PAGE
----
Role of Ambulatory Blood Pressure Monitoring (ABPM) in chronic kidney patients: a review

Abstract

About 90%of patients with chronic kidney disease (CKD) have arterial hypertension; the main international guidelines recommend maintaining blood pressure (BP) values below 130/80 mmHg to reduce the cardio-renal risk in this population. Twenty-four-hour Ambulatory Blood Pressure Monitoring (ABPM) is the golden standard for the identification of the BP profiles and patterns, as well as for the assessment of the circadian rhythm and BP variability. The correct interpretation of ABPM allows to optimize anti-hypertensive treatment and to reduce cardio-renal risk in CKD patient.

In fact, in patients with CKD, the ABPM has a greater role in terms of renal and cardio-vascular prognosis when compared to clinical BP measurements. Patients with ABPM in target present a low cardio-renal risk, regardless of clinical BP values; on the contrary, if the clinical PA is normal and the ABPM not in target, this risk increases significantly. Moreover, in the CKD population, non-dipping is associated with a higher risk of cardiovascular events and end stage renal disease (ESRD), making identifying nocturnal hypertension greatly important.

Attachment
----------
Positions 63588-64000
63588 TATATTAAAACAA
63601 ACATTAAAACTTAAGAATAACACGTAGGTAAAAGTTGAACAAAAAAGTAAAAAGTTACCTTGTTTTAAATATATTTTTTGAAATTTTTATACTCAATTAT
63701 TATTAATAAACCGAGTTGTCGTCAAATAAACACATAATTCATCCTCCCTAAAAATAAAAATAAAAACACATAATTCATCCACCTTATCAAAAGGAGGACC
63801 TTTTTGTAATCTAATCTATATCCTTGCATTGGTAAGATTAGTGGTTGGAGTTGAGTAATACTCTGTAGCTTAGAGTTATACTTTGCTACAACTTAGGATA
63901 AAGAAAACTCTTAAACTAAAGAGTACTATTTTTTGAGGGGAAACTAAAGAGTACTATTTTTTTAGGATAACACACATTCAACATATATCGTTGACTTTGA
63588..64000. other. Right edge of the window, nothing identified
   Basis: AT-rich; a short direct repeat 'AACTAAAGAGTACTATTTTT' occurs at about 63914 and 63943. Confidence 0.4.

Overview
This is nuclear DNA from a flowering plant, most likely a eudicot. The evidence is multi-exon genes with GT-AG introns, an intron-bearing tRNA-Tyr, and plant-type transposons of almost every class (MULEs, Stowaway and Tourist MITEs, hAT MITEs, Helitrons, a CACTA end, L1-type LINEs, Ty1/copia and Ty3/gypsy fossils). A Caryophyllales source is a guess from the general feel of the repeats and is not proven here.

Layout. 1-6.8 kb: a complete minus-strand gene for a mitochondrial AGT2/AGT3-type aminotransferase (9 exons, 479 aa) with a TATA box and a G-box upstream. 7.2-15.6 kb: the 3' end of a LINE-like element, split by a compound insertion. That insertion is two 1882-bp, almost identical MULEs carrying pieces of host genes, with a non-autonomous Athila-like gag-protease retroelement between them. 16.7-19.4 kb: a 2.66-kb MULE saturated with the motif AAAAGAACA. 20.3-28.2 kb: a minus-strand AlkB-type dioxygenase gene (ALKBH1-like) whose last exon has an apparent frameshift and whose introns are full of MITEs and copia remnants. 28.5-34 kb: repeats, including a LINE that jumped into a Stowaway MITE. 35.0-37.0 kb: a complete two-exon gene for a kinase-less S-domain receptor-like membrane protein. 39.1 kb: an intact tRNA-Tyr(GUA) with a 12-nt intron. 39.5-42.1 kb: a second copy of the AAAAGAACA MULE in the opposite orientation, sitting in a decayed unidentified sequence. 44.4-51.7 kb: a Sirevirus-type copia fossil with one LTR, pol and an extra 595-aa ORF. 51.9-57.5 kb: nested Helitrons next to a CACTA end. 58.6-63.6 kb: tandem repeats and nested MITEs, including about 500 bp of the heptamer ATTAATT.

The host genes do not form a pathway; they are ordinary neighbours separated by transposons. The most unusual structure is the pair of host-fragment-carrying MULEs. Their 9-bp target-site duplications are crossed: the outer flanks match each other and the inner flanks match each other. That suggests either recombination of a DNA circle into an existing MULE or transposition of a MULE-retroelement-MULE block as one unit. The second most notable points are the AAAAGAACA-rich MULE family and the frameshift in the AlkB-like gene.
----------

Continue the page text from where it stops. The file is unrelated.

Therefore, ABPM is an instrument of primary importance in the diagnostic and therapeutic work-out of renal patients.

 

KEYWORDS: ABPM, CKD, blood pressure

Sorry, this entry is only available in Italian. For the sake of viewer convenience, the content is shown below in the alternative language. You may click the link to switch the active language.

Introduzione        

La malattia renale cronica (Chronic Kidney Disease, CKD) coinvolge in Italia circa 2 milioni di persone, con una prevalenza del 7% all’interno della popolazione generale, come osservato nello studio CARHES condotto in Italia nel 2010 [13]. 

La visualizzazione dell’intero documento è riservata a Soci attivi, devi essere registrato e aver eseguito la Login con utente e password.